The 2004 Indian Ocean Tsunami
An old Maldivian folk tale says:
"At the place where the oceans end, there are enormous copper walls that hold back masses of sea water. Every night, demons lick away at these massive walls, trying to erode them, so that the water can come roaring through. They lick so hard at the copper walls that, just before dawn, the walls become dangerously thin. It is only by reciting the gunutu, a chant that forms part of the dawn Muslim prayer, that the walls can be restored to their usual thickness each morning."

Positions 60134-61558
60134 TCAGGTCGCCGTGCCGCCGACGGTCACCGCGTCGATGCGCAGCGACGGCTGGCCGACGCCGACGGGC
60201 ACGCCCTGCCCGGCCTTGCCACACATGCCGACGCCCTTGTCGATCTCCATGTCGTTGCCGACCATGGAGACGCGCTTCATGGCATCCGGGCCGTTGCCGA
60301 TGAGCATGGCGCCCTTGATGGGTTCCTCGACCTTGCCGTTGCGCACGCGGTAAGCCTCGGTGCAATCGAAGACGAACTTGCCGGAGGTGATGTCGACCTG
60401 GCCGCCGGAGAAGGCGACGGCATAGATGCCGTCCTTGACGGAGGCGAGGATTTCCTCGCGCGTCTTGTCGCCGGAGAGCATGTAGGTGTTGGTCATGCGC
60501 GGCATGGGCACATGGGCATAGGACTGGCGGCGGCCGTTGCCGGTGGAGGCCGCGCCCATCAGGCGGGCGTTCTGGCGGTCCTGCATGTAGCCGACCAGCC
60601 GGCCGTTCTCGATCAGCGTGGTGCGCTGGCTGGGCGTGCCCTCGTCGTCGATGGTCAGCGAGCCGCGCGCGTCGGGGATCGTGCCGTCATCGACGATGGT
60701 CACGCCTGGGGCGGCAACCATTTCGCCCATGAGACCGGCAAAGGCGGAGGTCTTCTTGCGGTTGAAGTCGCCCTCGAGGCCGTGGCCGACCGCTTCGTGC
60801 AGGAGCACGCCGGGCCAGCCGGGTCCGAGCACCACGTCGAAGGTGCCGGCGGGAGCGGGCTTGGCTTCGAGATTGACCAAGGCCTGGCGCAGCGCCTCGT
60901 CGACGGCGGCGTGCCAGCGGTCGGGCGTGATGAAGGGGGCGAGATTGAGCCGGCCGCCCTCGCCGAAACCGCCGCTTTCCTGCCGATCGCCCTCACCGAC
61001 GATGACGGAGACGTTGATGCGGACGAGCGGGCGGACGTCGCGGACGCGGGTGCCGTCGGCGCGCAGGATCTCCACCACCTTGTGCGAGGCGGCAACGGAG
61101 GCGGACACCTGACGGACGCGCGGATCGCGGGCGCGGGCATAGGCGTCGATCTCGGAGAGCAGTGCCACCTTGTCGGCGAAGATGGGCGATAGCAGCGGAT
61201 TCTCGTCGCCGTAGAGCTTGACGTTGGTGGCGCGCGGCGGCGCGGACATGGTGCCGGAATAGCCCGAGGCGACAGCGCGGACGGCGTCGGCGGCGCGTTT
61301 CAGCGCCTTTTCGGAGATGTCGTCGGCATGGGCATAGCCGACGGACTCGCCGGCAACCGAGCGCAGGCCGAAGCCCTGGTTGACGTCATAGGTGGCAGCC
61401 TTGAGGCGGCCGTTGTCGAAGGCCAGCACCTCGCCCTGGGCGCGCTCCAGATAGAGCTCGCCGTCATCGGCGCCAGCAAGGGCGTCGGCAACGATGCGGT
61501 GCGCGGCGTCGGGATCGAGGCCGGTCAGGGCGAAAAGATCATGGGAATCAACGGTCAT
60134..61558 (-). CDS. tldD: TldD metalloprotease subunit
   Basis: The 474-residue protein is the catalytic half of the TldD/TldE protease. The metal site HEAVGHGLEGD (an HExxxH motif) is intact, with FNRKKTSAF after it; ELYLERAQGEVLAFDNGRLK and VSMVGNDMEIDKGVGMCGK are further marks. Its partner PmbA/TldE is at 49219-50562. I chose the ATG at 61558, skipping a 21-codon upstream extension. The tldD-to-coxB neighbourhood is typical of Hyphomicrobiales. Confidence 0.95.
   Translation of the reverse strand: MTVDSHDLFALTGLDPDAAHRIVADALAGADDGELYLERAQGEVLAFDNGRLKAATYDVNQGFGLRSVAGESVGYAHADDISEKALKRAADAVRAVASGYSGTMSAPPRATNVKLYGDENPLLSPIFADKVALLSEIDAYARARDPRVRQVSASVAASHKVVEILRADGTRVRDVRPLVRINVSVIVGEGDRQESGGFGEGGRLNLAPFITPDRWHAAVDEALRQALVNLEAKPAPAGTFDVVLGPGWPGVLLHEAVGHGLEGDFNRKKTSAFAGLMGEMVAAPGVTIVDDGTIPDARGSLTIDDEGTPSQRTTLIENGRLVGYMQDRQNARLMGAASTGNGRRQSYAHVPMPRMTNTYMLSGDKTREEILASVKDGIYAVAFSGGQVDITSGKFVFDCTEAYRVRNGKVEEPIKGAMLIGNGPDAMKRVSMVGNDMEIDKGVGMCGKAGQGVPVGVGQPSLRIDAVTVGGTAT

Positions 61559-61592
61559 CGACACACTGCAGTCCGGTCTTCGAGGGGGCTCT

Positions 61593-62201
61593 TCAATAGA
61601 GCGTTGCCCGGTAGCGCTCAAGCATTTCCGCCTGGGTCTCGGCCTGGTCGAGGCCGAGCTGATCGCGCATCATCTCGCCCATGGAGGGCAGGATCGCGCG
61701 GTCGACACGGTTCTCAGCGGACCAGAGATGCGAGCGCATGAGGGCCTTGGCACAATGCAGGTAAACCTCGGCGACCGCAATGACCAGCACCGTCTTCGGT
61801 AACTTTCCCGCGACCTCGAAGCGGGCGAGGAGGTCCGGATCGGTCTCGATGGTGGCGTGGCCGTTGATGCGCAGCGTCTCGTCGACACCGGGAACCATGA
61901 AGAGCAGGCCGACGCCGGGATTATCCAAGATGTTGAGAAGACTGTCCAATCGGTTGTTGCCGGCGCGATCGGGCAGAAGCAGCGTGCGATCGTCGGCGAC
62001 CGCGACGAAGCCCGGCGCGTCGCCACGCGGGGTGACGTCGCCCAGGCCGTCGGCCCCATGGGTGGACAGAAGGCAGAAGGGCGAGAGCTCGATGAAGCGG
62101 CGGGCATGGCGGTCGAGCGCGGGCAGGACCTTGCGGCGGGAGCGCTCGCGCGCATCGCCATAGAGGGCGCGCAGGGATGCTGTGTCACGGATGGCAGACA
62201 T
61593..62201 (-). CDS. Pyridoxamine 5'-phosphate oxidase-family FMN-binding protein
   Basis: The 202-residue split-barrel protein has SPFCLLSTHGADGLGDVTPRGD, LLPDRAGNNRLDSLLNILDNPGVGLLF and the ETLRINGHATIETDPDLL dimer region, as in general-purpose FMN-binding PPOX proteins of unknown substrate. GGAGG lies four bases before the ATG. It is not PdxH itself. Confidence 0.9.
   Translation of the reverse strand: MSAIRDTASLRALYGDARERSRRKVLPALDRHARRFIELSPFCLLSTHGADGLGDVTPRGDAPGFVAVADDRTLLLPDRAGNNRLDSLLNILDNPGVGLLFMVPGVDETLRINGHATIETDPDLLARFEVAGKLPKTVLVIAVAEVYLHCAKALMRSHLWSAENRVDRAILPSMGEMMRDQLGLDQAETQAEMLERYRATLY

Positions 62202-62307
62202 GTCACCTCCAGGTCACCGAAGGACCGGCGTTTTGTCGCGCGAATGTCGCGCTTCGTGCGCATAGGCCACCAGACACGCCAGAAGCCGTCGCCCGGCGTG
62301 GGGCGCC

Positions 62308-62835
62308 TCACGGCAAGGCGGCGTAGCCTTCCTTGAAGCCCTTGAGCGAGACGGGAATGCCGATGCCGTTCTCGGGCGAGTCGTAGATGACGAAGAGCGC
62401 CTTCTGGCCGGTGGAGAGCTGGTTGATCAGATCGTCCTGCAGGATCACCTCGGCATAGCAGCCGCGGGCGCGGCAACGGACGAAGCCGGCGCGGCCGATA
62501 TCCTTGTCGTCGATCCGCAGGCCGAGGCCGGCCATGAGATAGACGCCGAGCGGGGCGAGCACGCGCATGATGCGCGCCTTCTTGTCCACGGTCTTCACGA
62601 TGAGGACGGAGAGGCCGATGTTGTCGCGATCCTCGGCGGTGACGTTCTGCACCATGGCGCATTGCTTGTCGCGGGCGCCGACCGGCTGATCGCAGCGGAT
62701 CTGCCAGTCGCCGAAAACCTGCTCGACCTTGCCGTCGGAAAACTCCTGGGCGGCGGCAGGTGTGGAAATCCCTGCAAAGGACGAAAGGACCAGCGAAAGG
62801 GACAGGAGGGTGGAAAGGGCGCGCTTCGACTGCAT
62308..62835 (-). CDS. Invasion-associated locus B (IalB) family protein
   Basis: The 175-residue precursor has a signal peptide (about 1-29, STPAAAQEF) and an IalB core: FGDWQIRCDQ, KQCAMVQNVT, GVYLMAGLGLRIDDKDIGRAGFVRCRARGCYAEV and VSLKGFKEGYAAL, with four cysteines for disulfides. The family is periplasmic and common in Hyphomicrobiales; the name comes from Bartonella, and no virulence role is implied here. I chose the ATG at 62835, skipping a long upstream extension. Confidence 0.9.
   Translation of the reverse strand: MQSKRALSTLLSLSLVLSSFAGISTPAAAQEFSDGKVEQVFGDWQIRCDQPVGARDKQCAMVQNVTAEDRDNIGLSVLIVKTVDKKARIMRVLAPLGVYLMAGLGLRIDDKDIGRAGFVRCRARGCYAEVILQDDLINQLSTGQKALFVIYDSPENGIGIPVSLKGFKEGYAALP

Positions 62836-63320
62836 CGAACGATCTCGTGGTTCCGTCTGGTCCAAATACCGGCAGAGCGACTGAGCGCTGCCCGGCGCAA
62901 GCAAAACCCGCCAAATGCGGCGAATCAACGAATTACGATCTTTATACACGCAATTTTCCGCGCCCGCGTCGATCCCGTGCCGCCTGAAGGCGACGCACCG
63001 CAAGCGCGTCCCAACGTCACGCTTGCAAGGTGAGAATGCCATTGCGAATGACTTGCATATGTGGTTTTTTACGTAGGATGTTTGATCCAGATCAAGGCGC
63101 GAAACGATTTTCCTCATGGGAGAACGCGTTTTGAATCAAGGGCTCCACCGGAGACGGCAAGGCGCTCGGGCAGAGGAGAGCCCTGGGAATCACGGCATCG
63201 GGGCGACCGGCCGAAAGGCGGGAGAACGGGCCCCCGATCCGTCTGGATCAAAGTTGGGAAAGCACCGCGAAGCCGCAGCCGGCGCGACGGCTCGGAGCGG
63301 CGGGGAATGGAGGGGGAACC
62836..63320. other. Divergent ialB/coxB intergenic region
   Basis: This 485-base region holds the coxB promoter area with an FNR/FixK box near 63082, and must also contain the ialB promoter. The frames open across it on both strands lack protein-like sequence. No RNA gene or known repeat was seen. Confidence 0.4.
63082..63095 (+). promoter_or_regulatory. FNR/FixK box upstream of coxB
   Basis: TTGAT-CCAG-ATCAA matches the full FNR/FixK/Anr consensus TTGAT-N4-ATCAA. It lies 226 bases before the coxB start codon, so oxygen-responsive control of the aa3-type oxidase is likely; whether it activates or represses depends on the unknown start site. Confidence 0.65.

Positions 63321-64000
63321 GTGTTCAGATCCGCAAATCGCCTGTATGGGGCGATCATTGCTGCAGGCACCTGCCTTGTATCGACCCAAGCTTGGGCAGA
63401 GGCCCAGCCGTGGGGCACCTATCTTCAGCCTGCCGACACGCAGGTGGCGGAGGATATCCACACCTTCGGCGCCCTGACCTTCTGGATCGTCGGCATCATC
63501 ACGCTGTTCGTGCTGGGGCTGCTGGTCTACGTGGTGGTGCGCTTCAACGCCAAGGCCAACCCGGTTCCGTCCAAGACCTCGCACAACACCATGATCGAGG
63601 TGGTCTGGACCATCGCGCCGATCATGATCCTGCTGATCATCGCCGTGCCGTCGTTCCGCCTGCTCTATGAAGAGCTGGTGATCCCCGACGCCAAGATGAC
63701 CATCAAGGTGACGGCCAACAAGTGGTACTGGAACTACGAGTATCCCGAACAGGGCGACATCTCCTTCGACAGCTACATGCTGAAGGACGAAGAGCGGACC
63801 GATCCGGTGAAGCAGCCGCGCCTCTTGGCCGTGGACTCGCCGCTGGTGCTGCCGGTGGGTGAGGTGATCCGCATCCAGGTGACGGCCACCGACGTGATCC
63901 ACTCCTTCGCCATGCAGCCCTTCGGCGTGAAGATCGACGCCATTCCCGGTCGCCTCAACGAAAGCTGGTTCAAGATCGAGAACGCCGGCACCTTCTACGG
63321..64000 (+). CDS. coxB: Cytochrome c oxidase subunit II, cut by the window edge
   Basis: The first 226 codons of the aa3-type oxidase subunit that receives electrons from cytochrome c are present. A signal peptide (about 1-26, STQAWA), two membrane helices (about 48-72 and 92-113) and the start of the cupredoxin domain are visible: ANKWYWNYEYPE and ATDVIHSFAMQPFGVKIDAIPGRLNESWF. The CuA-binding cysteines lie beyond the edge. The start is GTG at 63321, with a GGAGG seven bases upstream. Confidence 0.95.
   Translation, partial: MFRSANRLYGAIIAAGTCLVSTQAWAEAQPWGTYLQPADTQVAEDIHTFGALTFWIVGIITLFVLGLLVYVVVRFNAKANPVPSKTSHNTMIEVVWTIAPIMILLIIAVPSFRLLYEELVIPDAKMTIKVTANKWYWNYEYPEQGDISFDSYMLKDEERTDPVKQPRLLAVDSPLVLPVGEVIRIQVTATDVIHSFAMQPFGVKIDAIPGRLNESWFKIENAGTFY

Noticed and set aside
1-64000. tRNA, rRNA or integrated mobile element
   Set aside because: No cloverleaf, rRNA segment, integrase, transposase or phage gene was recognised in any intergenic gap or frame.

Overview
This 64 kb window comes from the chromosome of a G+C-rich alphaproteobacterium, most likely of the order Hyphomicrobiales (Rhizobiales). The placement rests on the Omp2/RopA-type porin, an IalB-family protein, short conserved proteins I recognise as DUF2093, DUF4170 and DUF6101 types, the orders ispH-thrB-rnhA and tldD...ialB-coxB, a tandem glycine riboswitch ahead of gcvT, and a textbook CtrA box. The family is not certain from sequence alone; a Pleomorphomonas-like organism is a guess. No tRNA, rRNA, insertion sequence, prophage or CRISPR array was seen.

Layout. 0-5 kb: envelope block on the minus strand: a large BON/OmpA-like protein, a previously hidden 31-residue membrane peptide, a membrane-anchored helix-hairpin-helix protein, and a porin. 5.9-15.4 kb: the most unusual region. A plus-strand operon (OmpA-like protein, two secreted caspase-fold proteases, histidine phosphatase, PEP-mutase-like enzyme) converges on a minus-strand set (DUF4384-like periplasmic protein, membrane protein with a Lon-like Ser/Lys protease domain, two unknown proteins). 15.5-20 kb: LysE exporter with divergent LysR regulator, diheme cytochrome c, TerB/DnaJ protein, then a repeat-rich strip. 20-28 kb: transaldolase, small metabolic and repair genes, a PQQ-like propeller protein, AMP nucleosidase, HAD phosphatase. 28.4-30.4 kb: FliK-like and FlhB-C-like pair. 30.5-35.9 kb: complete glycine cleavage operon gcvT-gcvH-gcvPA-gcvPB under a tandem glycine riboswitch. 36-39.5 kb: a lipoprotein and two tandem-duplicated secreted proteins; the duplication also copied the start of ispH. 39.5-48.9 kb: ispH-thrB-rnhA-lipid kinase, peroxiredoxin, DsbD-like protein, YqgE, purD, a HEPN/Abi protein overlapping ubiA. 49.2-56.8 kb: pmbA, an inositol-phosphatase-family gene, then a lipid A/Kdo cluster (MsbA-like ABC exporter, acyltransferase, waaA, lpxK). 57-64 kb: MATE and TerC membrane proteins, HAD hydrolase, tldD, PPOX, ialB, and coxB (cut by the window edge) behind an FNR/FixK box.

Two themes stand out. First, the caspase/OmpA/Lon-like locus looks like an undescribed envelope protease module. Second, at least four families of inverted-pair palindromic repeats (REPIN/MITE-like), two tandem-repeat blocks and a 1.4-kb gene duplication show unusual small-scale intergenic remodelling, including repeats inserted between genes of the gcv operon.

For too many families, the tsunami that struck the Maldives at 9:20 a.m. on 26 December, 2004, really was the end of the world. Some islanders saw the first wave coming, or saw the waters recede before the waves, and managed to alert others on time. But for every story of a life saved, there's another story of a mother or father who held onto a child, only to have them swept from their arms.
In what is well-known as an unprecedented global contribution, funds came flooding in for the overall UNICEF tsunami recovery effort -$54 million to date for the Maldives. The UNICEF response in the post-tsunami emergency period focused on delivering clean water, sanitation and education to affected populations.